Live review: We Were Promised Jet Packs @ the Hi-DiveBy Billy Thieme | March 20th, 2012 | 3 comments
In the two years between when We Were Promised Jetpacks released their first and second records, the band graduated. They evolved from an indie, post-punk-influenced four-piece into a full-fledged, cathartic, sweeping post-rock force.
Those same two years have passed since Jetpack visited Denver and the Hi-Dive, the venue they tore apart last night. Behind Adam Thompson, the Glaswegian band (all of whom, by the way, look no older than they did the last time they were here) pumped out over an hour’s worth of Joy Division-meets-Mogwai music that thoroughly enveloped the sold out crowd.
They started out with “Hard to Remember” from 2011’s “In the Pit of the Stomach,” and barely acknowledged the audience for the rest of the set — save a few glances from Thompson.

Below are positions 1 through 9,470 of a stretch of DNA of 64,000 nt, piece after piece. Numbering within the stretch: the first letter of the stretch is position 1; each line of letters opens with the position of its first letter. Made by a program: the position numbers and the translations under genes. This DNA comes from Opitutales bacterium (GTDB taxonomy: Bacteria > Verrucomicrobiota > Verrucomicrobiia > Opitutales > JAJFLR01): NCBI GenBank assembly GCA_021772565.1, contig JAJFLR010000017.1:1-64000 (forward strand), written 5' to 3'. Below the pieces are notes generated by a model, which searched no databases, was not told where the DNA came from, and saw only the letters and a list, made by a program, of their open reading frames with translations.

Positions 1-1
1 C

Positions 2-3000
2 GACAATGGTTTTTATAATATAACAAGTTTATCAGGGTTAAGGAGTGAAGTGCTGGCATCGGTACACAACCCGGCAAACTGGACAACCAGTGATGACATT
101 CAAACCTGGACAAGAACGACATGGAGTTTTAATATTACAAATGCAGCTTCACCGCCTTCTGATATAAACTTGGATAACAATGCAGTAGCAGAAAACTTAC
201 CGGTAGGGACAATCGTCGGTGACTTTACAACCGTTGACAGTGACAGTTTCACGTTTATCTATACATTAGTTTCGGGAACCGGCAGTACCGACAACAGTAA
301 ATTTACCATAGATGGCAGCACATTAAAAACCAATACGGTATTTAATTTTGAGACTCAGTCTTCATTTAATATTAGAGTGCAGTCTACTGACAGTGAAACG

The evolution of Jetpacks’ style came through in the glaring difference between songs from earlier releases — “It’s Thunder and It’s Lightning,” “Ships With Holes Will Sink” and “Quiet Little Voices” — and their new material. Where the early work certainly held its own, it’s kick was limited in comparison to songs like “Medicine,” “Circles and Squares” and “Act On Impulse.” The latter tunes reflected a maturity akin to U2’s “October,” the record the supergroup released just before Bono became a megastar with “War.” Jetpacks, though, showed a strong sonic allegiance to post-punk heavies like Joy Division, and even a nod towards New Order, in their well-balanced, mature style.
It’s this mix, along with Thompson’s charismatic, so-Scottish, red-cheeked charisma — and a large mass of pretty rabid fans — that could actually push this band into the arena-rock crowd, if they’re not careful.
Lisa Higginbotham is a Denver photographer and a regular contributor to Reverb.